Firefighters battling flare-ups on third day of Molokai wildfires

Denny Kaneshiro
Denny Kaneshiro
Brenda Kaneshiro
Brenda Kaneshiro
Michelle Favinger
Michelle Favinger

By Mari-Ela David - bio | email

MOLOKAI (KHNL) - The huge effort to contain a brush fire burning on the island of Molokai continued on Monday.

More than 70 county and state firefighters are battling the flames. As of Monday night, authorities said the fire charred an estimated 7800 acres of land on the Friendly Isle.

Five helicopters, seven bulldozers, and five water tankers are being used to fight the fire.

The Red Cross closed an emergency shelter it opened on Sunday at the Mitchell Pauole Community Center.

The Department of Education announced that three of the four schools closed Monday by the fire will be open Tuesday.

The remaining school, Kualapuu Elementary Public Charter School, will decide Tuesday morning if it will reopen.

In the afternoon, the Department of Land and Natural Resources announced it's closing the Molokai Forest Reserve to the public until further notice.

Hovering over Molokai is a threat that continues to smolder in Kaunakakai.

Using Cooke Memorial Pool to dip their baskets and Kaunakakai Ball Park to refuel, helicopters spent day three dousing hot spots leftover from the brushfire that raged over the weekend.

In Kapaakea, beehives from a family-owned honey business called Molokai Meli burned to ashes.

"All that metal right there, that's where they all were, there were 33 of them," said Elijah Kaneshiro, the owner's son.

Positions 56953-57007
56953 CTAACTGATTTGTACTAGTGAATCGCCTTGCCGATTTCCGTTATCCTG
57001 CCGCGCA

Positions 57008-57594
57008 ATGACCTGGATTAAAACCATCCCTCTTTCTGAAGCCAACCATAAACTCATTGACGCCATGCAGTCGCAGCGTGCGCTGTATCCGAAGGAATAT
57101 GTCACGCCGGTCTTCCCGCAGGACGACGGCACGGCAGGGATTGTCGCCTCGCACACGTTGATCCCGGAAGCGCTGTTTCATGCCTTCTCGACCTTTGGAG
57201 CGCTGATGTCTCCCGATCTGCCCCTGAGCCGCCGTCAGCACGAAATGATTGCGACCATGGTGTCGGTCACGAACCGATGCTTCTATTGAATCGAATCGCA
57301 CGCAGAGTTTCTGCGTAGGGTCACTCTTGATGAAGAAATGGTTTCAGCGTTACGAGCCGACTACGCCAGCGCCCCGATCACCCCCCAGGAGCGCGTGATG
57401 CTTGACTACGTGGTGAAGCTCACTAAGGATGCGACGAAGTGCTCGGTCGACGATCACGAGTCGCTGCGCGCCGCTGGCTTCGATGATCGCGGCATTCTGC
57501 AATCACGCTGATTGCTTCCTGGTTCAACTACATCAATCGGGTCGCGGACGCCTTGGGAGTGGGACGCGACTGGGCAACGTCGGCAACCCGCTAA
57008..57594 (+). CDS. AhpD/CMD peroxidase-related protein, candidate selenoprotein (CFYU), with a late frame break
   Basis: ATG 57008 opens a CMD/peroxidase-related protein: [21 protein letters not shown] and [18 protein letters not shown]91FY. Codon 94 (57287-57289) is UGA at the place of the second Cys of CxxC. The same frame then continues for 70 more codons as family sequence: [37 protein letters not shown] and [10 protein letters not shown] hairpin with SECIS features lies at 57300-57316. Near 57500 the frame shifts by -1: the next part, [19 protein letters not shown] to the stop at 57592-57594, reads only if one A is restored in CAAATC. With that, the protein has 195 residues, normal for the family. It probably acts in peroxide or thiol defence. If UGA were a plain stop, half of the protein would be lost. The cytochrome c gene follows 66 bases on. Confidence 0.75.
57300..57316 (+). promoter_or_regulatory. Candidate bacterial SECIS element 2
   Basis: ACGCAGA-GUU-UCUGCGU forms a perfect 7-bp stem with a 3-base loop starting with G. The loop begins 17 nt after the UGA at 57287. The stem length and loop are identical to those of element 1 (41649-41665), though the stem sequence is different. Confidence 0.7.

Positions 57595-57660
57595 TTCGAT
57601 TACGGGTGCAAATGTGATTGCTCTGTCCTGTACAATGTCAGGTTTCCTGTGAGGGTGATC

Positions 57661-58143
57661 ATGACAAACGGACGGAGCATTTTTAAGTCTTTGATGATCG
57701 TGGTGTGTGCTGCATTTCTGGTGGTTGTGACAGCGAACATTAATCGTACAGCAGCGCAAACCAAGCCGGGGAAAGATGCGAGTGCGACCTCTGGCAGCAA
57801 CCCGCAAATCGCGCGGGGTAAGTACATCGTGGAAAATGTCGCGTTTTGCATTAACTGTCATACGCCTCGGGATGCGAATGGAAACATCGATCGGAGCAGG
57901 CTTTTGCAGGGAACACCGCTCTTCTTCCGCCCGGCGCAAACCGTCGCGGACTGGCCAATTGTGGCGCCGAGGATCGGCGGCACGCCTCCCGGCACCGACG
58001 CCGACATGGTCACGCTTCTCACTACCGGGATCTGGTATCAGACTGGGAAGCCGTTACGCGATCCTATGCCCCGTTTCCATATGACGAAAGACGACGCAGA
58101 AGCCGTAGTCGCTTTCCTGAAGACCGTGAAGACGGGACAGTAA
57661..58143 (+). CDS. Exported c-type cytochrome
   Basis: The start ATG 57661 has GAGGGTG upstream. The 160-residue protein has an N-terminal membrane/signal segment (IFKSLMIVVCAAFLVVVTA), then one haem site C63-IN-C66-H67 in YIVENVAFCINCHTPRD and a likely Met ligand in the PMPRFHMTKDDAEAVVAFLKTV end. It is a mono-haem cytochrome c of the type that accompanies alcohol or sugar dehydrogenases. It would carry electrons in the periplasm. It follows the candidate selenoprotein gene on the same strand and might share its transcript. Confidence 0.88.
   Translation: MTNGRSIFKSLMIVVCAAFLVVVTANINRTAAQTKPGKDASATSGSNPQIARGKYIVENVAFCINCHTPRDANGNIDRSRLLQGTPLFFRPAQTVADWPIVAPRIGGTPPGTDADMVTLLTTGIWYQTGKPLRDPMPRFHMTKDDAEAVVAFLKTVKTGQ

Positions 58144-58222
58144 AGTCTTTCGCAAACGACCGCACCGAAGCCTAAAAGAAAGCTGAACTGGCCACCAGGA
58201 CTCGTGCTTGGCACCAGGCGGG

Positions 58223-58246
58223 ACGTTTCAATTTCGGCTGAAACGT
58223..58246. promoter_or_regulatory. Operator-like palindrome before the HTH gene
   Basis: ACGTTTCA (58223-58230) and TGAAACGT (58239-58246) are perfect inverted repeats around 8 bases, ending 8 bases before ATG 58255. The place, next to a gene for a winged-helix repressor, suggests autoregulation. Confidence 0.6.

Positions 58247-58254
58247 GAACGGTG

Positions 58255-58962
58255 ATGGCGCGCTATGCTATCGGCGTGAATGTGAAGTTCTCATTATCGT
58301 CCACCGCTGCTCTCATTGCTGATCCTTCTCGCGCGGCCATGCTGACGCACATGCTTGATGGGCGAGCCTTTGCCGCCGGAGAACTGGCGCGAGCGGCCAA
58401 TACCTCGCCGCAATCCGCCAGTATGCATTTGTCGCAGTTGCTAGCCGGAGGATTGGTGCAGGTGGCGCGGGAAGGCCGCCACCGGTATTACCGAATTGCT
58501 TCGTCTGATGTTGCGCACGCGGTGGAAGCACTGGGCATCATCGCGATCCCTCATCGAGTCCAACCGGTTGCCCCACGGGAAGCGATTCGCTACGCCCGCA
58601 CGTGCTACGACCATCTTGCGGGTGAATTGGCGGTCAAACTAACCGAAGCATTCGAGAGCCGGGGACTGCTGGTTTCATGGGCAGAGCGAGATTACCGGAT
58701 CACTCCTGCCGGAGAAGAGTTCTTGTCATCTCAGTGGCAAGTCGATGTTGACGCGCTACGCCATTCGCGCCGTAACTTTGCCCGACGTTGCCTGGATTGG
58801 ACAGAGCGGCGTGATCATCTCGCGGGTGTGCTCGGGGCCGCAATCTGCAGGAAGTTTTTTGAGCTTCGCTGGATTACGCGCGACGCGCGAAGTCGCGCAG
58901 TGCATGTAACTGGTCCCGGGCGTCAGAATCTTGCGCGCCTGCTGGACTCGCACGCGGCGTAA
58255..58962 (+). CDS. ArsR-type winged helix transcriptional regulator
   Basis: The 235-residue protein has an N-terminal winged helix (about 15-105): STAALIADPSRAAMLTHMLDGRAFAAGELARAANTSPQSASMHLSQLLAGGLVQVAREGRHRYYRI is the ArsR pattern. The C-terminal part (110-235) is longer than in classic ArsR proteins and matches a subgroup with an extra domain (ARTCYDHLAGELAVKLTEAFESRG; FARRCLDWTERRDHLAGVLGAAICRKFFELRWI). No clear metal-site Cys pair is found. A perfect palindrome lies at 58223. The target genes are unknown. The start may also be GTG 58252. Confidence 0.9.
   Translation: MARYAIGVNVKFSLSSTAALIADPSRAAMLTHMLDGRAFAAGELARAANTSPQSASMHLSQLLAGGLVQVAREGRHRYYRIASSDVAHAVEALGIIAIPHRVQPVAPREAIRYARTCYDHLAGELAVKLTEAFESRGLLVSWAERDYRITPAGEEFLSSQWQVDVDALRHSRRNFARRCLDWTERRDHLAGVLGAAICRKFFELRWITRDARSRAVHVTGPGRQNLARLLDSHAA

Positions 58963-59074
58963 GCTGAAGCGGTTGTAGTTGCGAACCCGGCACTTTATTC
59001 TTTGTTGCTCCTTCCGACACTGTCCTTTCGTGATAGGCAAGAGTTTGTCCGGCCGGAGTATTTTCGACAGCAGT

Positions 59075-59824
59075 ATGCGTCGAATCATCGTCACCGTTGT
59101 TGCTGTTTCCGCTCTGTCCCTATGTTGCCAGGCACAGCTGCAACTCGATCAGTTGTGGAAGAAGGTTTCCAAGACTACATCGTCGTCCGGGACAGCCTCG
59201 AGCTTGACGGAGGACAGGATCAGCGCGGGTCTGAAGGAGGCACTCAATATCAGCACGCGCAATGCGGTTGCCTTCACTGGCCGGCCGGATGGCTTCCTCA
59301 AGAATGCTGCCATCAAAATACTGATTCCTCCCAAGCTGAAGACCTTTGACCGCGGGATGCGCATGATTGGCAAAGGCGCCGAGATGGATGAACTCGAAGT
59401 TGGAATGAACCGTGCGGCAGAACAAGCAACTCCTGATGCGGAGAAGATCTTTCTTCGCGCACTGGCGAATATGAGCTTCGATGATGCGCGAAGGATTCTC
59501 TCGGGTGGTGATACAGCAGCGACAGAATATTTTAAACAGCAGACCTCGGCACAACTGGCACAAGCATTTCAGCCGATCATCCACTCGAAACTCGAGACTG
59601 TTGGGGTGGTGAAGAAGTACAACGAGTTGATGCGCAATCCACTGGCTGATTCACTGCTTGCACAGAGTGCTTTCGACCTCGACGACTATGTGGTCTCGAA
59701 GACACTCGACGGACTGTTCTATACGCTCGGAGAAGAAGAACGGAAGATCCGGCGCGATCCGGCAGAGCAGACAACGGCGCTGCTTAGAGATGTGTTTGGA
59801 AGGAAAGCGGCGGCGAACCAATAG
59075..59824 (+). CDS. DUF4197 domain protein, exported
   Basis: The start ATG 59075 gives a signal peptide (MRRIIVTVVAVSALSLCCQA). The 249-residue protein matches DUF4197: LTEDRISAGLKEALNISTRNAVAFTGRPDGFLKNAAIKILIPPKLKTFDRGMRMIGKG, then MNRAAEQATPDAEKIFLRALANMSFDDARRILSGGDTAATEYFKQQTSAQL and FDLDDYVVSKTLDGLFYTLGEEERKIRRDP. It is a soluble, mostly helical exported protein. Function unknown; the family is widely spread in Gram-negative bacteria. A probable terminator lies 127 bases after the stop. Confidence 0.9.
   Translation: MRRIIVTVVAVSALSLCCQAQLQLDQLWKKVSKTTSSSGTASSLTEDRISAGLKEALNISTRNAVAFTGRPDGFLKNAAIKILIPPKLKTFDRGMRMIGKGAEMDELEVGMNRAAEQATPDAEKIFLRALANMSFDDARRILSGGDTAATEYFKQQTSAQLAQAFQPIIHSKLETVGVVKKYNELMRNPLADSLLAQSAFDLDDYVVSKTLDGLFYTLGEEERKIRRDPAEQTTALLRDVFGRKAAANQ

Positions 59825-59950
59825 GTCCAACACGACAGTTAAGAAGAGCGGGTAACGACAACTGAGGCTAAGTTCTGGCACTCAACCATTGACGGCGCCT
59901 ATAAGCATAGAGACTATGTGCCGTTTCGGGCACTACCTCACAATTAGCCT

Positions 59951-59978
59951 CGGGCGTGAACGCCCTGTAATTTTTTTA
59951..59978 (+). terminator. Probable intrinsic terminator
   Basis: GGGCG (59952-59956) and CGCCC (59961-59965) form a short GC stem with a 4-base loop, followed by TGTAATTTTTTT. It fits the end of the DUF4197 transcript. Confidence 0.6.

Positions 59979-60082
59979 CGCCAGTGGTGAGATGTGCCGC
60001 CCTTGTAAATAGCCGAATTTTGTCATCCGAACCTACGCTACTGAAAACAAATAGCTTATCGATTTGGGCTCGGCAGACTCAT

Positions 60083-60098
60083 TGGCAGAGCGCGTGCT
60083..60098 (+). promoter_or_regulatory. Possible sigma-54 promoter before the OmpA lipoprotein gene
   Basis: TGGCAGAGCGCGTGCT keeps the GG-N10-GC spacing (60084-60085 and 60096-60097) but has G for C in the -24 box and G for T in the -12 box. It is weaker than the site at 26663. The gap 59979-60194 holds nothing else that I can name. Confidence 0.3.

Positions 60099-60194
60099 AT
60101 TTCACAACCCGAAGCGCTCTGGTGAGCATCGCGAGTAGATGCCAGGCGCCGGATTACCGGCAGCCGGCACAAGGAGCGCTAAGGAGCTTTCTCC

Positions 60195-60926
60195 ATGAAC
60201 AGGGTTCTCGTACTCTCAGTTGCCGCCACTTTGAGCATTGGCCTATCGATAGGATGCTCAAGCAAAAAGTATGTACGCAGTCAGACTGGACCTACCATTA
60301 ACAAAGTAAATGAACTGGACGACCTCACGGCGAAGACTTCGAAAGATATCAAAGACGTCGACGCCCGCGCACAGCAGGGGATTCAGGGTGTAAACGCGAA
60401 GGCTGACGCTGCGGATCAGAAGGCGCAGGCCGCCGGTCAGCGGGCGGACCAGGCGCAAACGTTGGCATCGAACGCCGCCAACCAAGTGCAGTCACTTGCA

Surviving bees were clinging to each other.

"The hives were destroyed so they have no place to go and they're huddling all together," said Denny Kaneshiro, co-owner of Molokai Meli.

But the family says that on the night of the inferno, their attention wasn't on saving their business.

"We were just beating the edges with wet towels and sheets to try and keep it from getting to the houses that are just right over that ridge," said Brenda Kaneshiro, co-owner of Molokai Meli.

Fortunately, flames spared homes.

The only report of property damage was in Kamililoa. Early Sunday morning, the brushfire completely destroyed a carport. The family that lives there says flames were as high as the top of a kiawe tree, about 50 to 60 feet high.

The fire was just inches away from destroying the home next to the carport. Luckily, firefighters arrived in time to save it.

"I think I'm still crying. It's sort of like moments when - we're so thankful we're alive, we didn't lose our house," said Michelle Favinger, one of the residents at the home.

In Kalama Ula Mauka where police ordered mandatory evacuations on Sunday, residents were back at home. Their scorched backyards show how dangerously close the brushfire came. And Civil Defense says the threat isn't over.

"We haven't hit the very dry season yet," said Gen Iinuma of Maui County Civil Defense.

Authorities urge residents in affected areas to clear any debris or brush that's prone to catching on fire.

Civil Defense says firefighters will be tackling flare-ups for at least a few more days, and monitoring the parched acres for several weeks.

Iinuma says that's how long it'll likely take before the community is completely in the clear because much of the burnt brush was kiawe, which has root systems that tend to burn or stay hot for a long time.